Sunday, September 23, 2012

Leadership and Love

There is a brutal honesty and winsome humility in the Gospels – indeed, throughout the whole Bible – in that the heroes, whether Old Testament figures or the disciples of Jesus, are presented not only as sinful, but also as stupid! (Had we been contributing to the compilation of these documents, I’m sure we would have smoothed out some of the murkier details so as to present the heroes in a better light.) 

In today’s Gospel (Mark 9:30-37) the disciples are so embarrassing. 

They were walking from Caesarea Philippi in the north, through Galilee, to the small lakeside town of Capernaum. Jesus had been talking about his suffering and the death that he was to endure. 

Then there is an argument among the disciples themselves. When they arrive in Capernaum Jesus asks them what they had been discussing, but they cannot answer him. Not surprising, really. It says: “on the way they had discussed with one another who was the greatest.” 

You’d think that after the kind of things Jesus had just shared with them they’d have been sympathetically encouraging one another to surrender to his love, and to “take up their own crosses.”

Jesus obviously knows what they had been discussing, but instead of losing his cool as we might have done, he simply points out that leaders in the Kingdom of God are to be servants. Then, most likely from among the entourage travelling with him (which clearly consisted of more than just “the twelve”), he puts a child “in the midst” and with his arms around him, says, “whoever receives one such child in my name receives me.” 

What Jesus did was quite shocking. In the mainstream Jewish culture of his day children didn’t really count. They were certainly not a great focus of parental energy. Infant mortality rates were so high in that part of the world that up to 60 per cent of children died before the age of 16. In fact, while still a minor, a child was really on par with a slave, and could not inherit the family estate. Without power, and often unprotected, children were - along with women - regarded as possessions of men. 

So, the child in today’s Gospel symbolizes powerlessness and vulnerability. Jesus is saying “this is the person with whom I identify,” the implication being that those who belong to the new community of God’s Kingdom should both BE like the child, as well as be more concerned with embracing the poor and vulnerable than with gaining positions of power and importance. 

None of this is to say that authority is unimportant, or that there does not need to be government in Church life. But to glance over Church history is to become aware that so often – even at its best – the Church has rarely got the “authority” thing right. 

Authority – governance – is necessary in order for relationships and community to flourish. Jesus himself exercised authority. Then there is the authority of the Apostolic Tradition in the Scriptures, as well as the authority of the accumulated discernment and understanding of the Spirit-filled Church on her journey through the centuries. Truth can never be simply the averaging out of all available opinions. Nor is the right to freedom of behaviour unfettered. It needs to be tempered by a concern not to destroy our inner lives or to hurt those around us, both concerns being expressed in moral codes that arise from the Scriptures. So, we need authority.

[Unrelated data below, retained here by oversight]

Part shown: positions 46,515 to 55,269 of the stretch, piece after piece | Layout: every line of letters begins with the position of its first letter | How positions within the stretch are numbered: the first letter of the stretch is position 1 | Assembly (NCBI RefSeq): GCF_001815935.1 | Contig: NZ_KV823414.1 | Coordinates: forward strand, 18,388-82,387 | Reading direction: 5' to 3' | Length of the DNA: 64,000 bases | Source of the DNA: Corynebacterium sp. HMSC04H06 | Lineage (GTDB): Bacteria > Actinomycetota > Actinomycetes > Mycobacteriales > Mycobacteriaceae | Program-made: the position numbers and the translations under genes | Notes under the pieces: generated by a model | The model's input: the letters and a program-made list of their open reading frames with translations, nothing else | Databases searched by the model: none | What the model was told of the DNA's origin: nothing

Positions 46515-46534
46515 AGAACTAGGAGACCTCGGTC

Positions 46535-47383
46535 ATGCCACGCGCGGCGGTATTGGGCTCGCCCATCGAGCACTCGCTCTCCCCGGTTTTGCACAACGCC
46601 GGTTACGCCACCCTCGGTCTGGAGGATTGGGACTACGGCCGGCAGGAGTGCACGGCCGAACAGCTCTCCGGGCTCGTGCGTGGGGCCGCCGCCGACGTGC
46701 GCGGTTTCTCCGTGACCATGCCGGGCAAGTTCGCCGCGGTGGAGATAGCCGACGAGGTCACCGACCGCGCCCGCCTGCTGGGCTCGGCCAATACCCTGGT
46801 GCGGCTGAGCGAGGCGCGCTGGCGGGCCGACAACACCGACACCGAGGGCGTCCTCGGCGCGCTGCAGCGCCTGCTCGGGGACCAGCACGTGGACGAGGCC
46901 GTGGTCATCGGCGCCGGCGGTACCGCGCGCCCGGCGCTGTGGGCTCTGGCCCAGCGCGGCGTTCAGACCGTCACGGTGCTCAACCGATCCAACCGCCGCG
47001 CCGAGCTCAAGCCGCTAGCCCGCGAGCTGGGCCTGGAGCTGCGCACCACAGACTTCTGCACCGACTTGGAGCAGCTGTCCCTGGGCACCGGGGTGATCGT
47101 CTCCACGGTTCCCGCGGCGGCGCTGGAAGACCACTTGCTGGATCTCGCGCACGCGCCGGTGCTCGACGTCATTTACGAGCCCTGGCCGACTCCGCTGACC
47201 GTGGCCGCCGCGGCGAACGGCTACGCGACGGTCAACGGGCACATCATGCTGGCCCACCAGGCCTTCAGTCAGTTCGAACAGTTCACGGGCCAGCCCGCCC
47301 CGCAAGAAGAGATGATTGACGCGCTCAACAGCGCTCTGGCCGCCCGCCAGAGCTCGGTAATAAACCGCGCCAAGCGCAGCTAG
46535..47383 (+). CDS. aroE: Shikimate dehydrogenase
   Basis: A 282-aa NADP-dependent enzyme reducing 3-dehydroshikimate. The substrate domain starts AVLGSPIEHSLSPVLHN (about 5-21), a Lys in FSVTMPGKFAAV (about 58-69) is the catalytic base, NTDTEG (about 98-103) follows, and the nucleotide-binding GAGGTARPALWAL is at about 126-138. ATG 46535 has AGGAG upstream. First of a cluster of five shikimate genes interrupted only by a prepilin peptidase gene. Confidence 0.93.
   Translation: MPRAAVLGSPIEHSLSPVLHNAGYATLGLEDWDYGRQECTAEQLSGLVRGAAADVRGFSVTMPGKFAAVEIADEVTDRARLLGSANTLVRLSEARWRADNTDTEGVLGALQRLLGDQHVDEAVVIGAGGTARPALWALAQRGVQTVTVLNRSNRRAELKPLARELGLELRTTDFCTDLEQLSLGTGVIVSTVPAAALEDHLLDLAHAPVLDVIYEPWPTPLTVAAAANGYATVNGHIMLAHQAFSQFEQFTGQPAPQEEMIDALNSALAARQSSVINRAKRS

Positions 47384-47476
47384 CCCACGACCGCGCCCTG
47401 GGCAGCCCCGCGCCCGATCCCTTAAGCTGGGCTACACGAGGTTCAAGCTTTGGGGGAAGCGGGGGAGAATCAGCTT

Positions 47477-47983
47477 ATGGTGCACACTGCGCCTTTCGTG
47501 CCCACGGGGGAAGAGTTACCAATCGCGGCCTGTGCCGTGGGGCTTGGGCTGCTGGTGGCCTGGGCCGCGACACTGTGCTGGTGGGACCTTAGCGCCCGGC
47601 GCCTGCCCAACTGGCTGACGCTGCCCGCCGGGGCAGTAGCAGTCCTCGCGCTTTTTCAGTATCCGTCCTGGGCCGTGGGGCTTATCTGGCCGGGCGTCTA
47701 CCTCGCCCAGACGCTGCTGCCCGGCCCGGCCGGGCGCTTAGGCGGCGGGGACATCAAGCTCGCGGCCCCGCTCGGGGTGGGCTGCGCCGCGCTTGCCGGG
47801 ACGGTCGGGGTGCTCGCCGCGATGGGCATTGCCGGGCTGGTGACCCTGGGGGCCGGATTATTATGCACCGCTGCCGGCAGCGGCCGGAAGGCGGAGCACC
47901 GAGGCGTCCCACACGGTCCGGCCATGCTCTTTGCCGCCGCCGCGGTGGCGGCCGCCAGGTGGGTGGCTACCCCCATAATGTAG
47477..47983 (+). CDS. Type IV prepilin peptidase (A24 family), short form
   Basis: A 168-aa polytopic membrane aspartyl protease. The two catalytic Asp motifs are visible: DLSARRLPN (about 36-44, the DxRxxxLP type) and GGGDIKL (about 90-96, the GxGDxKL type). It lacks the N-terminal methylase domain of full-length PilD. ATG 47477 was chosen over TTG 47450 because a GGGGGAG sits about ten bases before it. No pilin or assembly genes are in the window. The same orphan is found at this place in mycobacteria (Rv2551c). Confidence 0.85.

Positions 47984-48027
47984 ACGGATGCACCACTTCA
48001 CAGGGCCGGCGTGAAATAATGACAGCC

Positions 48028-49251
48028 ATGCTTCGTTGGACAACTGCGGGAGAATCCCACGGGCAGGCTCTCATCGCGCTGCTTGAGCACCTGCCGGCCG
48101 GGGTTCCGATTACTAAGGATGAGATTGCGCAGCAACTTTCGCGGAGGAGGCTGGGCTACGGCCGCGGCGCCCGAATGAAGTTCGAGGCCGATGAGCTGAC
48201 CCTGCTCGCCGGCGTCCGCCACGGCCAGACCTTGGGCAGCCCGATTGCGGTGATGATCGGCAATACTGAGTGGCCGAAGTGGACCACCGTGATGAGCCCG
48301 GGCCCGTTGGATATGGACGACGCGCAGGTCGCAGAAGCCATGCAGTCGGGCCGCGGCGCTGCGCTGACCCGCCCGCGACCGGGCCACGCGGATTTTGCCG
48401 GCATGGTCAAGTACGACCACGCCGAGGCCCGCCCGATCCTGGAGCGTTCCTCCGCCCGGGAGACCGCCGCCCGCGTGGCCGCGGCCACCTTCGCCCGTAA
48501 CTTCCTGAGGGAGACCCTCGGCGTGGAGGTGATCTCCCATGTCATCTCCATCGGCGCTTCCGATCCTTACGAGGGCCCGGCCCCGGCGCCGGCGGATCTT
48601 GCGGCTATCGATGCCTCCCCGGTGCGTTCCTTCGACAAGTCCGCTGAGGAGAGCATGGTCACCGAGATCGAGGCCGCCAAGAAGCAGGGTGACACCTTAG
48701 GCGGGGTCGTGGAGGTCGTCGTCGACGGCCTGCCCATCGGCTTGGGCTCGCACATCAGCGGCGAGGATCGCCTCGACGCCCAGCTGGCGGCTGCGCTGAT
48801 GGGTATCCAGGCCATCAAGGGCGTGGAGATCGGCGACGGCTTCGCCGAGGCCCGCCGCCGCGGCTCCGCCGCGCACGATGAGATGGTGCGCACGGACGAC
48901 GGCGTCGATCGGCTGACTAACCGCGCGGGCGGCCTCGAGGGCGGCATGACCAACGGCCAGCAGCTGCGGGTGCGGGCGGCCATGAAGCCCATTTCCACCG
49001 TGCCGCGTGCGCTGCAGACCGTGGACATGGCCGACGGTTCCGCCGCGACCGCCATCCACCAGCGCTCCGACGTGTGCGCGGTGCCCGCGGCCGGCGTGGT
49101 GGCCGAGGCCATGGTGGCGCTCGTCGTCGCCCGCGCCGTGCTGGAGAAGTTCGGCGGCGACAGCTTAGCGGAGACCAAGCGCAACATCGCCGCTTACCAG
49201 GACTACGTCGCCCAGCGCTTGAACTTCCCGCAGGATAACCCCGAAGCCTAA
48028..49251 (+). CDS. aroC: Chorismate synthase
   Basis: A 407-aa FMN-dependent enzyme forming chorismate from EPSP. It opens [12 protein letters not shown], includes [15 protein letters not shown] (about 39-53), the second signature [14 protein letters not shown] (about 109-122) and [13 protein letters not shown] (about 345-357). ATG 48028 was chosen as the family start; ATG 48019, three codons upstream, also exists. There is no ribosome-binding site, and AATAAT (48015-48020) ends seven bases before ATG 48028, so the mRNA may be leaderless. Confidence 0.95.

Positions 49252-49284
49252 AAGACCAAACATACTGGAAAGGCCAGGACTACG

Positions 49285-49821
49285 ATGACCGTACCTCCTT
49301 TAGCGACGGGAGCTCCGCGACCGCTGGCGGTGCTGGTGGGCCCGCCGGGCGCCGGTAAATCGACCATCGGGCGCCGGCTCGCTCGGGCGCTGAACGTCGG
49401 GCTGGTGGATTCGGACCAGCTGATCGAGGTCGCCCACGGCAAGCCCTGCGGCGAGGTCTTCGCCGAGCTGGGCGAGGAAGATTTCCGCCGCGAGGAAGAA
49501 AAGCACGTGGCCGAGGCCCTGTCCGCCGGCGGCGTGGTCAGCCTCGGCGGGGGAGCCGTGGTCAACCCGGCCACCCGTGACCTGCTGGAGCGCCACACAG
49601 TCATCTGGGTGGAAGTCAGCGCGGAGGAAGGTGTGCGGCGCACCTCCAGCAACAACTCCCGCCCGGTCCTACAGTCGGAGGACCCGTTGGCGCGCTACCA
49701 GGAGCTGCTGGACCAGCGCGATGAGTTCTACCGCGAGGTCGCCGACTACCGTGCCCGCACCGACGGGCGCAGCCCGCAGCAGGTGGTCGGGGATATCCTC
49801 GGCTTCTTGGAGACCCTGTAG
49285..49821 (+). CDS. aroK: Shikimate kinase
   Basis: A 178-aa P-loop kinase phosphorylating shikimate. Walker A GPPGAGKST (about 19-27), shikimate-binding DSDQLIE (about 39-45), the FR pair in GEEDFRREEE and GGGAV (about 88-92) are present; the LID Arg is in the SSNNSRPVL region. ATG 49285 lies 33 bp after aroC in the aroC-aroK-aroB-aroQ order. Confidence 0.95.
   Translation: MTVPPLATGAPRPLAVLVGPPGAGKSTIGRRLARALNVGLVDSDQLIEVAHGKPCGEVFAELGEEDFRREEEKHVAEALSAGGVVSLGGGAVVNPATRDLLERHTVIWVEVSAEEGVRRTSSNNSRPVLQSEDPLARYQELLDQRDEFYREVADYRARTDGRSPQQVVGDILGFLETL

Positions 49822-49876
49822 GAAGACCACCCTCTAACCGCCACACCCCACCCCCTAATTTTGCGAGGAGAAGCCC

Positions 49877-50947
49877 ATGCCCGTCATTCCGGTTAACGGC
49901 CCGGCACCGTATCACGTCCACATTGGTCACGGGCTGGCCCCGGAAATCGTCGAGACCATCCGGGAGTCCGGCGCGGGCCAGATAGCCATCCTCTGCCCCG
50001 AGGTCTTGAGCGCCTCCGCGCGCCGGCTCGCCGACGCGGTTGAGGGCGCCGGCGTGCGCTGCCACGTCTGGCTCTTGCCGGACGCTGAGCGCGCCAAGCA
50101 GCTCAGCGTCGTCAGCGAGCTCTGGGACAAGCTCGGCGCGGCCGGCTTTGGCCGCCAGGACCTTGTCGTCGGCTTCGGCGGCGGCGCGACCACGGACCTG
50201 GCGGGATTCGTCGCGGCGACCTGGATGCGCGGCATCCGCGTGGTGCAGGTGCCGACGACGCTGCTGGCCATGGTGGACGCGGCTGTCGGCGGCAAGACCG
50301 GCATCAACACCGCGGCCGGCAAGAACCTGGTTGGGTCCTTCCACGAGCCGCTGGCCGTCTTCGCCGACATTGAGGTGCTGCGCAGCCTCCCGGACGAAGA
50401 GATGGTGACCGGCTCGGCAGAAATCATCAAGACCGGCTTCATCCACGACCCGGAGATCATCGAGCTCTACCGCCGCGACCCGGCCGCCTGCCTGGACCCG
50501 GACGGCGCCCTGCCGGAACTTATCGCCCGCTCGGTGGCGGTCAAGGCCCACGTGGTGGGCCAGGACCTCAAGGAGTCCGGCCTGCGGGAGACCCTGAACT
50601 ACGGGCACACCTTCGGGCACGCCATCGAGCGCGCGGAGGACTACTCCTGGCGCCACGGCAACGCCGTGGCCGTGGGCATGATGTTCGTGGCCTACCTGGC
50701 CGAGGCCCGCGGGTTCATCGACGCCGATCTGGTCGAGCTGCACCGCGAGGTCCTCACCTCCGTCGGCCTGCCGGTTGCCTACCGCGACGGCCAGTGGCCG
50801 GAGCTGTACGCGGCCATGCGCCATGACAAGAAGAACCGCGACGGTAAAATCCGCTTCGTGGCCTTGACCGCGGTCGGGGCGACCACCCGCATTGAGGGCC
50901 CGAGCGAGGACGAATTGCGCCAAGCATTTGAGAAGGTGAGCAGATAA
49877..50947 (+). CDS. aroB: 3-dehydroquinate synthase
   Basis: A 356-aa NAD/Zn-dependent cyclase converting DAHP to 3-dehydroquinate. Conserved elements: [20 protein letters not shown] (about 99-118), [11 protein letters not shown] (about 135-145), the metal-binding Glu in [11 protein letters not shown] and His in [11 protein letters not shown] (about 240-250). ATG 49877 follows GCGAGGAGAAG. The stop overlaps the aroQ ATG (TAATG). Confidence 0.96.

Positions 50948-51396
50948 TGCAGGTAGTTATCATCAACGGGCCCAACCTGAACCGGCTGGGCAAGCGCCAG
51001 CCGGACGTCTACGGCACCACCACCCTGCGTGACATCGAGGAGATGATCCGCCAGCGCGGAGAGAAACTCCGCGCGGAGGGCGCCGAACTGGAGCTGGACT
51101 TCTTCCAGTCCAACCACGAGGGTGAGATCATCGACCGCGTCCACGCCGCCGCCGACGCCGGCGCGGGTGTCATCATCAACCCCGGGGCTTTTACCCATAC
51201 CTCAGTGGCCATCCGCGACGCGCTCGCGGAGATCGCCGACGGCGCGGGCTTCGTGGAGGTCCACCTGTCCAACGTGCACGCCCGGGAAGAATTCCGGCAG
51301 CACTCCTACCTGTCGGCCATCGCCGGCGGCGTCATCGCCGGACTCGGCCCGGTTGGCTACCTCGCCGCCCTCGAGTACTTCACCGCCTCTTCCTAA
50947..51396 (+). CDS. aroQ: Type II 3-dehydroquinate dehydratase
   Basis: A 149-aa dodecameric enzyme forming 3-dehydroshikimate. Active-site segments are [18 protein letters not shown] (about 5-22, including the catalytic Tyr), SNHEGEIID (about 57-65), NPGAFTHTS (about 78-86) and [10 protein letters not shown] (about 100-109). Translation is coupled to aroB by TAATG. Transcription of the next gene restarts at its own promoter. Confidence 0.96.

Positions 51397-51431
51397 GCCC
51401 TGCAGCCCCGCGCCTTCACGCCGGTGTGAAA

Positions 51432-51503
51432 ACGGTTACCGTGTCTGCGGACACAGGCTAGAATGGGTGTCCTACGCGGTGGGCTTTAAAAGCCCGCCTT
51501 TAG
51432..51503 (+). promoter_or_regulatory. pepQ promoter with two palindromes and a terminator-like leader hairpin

Over the last couple of years I have made a new in-depth study of all the ARCIC# documents, and some of the background materials. After reaching “substantial agreement” on the Eucharist and the Ministry, the rather more difficult area of authority had to be tackled, giving rise, eventually to the document titled “The Gift of Authority.” 

That title surprised some people. Well, authority in the Church IS a gift if what we are talking about is servant leadership. That’s why we need to keep in mind the other recurring word that is a feature of the ARCIC dialogue: “communion”. At the heart of the universe is the communion of shared life – the Holy Trinity. Through faith and baptism we are made part of this shared life, with the communion of the Church in this world being an actualised expression of the communion in God himself. 

One reason Jesus stressed “servant leadership” is to help us understand that AUTHORITY EXISTS IN ORDER TO NOURISH AND NURTURE COMMUNION. Growing and deepening communion with God and with one another is the whole point of the Gospel. Unfortunately, in secular society as well as in the Church, that saying often seems in practice to have been reversed by the way the “system” works, so that it looks as if COMMUNION EXISTS IN ORDER TO BOLSTER AUTHORITY, with authority becoming ugly, exploitative, self-serving, and a means of crushing other people. What a terrible distortion within the community whose God is love. 

We are all leaders in one way or another – even if we don’t want to be. We live in relation to others in our daily lives, and we are responsible for channeling God’s love to all those whose lives touch our own. Let’s take to heart the words of Jesus in today’s Gospel, and ask him to use us in drawing others into his healing love. 

Lord, make me an instrument of your peace:
 where there is hatred let me sow love,
 where there is injury let me sow pardon,
 where there is doubt let me sow faith,
 where there is despair let me give hope,
 where there is darkness let me give light,
 where there is sadness let me give joy.

O Divine Master, grant that I may
 not try to be comforted but to comfort,
 not try to be understood but to understand,
 not try to be loved but to love.

Because it is in giving that we receive,
it is in forgiving that we are forgiven,
and it is in dying that we are born to eternal life.

(St Francis of Assisi)

 # Anglican-Roman Catholic International Commission


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